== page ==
All around us, technology is revolutionizing the way we live, work, play, and communicate. This is happening so fast that it's hard to remember what it was like before the Internet, smartphones, and wireless data. At the same time, there are powerful new technologies that will enhance our increasingly digital civilization. And BIM (Building Information Modeling) is one of these technologies.
BIM is a highly collaborative process that allows architects, engineers, real estate developers, contractors, manufacturers, and other construction professionals to plan systematically, design, and construct a building within a 3D model.
It can also extend to the operation and management of buildings, using data to which building or structure owners have access (hence Building Information Management). This data allows various departments like governments, municipalities, and property managers to make informed decisions based on information derived from the model. A model can keep going even after the building has been constructed.
BIM offers a common solution for all the loopholes and miscommunications that occur due to building construction. It justifies being the best concept for boosting the AEC (Architecture Engineering and Construction) industry. Let us understand more about BIM and its functioning ahead.
How is BIM information shared?The information in a BIM model is shared through a mutually accessible online space known as the common data environment (CDE), and the collected data is called an "information model." Information models can be used at all stages of a building's life, from design to operation - and even during renovations and renewals.
Now that we've covered what BIM is and how it can be used let's move on to BIM levels.
What are BIM levels? You can achieve different levels of BIM for different types of projects. Each level represents a different set of criteria that demonstrate a certain " level of maturity". BIM Levels start at 0 and go up to 4D, 5D and even 6D BIM. The purpose of these levels is to measure how effectively or how much information is shared and managed throughout the process.
So what does each level entail, and how can you tell which level you are working at? Below are brief descriptions of the first three levels and an explanation of what criteria are involved in each level.
Level 0 BIM: Paper-based drawings + no collaboration
Level 0 BIM refers to not working collaboratively at all. If you use 2D CAD and work with drawings and digital prints, you can safely say you are at Level 0. Today most of the industry works above this level, although not every professional in the industry has sufficient BIM training, and some projects do not require the use of BIM in the contract specifications. Level 1 BIM: 2D conceptual drawings + some 3D modelling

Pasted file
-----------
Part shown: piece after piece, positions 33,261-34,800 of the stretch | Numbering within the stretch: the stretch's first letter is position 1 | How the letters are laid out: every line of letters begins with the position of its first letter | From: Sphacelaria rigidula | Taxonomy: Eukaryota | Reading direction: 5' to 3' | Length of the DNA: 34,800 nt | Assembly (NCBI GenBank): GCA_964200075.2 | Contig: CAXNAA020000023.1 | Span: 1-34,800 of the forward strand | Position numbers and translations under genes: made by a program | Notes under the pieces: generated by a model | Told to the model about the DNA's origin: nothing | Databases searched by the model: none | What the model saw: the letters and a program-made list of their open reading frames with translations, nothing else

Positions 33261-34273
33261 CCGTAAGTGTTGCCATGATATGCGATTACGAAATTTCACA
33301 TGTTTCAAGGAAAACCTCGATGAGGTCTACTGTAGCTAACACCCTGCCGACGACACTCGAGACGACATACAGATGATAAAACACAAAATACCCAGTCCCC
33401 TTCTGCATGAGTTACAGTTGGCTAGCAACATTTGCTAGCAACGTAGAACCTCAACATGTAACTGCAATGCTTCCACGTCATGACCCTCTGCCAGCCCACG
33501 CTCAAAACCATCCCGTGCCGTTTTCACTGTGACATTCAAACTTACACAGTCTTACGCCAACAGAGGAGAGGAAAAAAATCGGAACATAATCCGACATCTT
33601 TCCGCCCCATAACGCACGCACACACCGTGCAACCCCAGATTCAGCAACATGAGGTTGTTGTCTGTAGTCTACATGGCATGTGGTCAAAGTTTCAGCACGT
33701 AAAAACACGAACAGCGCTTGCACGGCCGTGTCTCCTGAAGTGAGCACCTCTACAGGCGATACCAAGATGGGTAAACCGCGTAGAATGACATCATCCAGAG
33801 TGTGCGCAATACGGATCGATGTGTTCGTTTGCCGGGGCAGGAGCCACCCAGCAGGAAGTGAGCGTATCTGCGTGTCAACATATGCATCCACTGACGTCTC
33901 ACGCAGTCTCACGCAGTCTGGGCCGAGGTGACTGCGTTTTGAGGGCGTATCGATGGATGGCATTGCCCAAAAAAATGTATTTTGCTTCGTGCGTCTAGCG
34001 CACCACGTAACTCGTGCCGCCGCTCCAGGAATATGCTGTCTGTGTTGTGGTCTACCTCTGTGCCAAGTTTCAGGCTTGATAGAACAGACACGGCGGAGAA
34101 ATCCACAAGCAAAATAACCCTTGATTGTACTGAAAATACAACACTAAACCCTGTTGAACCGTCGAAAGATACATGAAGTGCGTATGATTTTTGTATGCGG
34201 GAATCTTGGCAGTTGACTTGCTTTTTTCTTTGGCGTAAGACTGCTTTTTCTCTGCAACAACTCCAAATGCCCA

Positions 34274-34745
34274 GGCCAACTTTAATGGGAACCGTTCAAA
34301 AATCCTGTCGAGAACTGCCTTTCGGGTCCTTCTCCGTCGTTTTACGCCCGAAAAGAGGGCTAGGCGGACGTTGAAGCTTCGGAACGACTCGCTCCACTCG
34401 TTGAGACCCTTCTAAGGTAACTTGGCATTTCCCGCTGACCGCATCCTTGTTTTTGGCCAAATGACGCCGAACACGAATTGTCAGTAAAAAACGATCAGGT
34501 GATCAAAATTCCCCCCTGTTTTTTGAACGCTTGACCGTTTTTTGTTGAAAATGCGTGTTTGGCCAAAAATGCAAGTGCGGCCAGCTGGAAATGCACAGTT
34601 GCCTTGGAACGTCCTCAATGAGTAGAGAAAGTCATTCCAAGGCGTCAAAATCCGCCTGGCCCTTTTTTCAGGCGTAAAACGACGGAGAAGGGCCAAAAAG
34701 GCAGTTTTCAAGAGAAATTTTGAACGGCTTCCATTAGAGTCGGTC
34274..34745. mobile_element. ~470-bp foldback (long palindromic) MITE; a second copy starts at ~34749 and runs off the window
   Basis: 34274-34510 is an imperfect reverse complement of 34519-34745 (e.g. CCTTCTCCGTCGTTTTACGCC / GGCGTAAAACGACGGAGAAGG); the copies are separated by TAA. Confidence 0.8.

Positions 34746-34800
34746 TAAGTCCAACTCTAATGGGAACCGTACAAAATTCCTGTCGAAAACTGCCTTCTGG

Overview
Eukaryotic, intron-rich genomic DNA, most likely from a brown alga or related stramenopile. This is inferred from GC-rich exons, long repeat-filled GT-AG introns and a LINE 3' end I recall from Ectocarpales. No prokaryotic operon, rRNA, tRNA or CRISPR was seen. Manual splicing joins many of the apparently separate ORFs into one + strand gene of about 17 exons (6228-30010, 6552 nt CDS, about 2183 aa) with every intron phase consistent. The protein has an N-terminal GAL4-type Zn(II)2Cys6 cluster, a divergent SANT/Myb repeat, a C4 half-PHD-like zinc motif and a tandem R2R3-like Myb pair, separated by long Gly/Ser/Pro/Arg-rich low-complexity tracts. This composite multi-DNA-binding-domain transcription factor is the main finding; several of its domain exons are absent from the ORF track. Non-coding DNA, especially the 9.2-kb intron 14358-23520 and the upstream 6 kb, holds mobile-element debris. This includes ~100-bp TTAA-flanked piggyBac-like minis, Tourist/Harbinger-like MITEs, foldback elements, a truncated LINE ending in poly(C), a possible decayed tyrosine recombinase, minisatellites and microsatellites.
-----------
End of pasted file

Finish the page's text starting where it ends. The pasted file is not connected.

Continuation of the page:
If you're using 3D CAD for concept work but 2D for creating product information and other documentation, that probably means you're working at Level 1 BIM. CAD standards are managed to the BS 1192:2007 standard, and electronic data sharing is done through a common data environment (CDE), usually managed by the contractor. Many companies are at Level 1 BIM, which does not mean much collaboration, and each party publishes and manages its data. Level 2 BIM: teams work on their 3D models At Level 2, all team members use 3D models CAD, but sometimes not in the same model. However, how stakeholders share information distinguishes it from the other levels. Information about the design of a built environment is shared using a common file format.
When firms combine this with their data, they save time, reduce costs, and avoid rework. Because data is shared in this way, the software CAD must export to a common file format, such as IFC (Industry Foundation Class) or COBie (Construction Operations Building Information Exchange).
Level 3 BIM: Teams working with a common 3D model BIM Level 3 is even more collaborative. Instead of each team member working in their 3D model, Level 3 means that everyone uses a single, shared project model. The model exists in a "central" environment and can be viewed and modified by anyone. This is called Open BIM, which means that another layer is added to protect against conflict, adding value to the project at every stage.
Benefits of Level 3 BIM are:
Level 5 BIM extends the information model to include cost estimates, budget analysis, and budget tracking. Working at this level of BIM, project owners can track and determine what costs will be incurred over the project's life.
Level 6 BIM information is useful for calculating the energy use of a building before it is built. It ensures that designers consider more than just the initial cost of a facility. Level 6 BIM provides accurate predictions of energy consumption needs and empowers stakeholders to build energy-efficient and sustainable structures.
Benefits of Levels 4, 5, and 6 BIM:
The Future of BIM Based on its clear benefits, BIM is here to stay.
It has defined goals that are beneficial to all who work their way through the layers. There is no doubt that the future of construction will be even more collaborative and digital. As BIM becomes more sophisticated, 4D, 5D, and even 6D BIM will play a role in the process.
In addition, there is an attempt around the globe to reduce waste in construction. Much of it is attributed to supply chain inefficiencies, collisions and rework. By working collaboratively in a BIM environment, all of this becomes much less likely and sets the stage for a better future.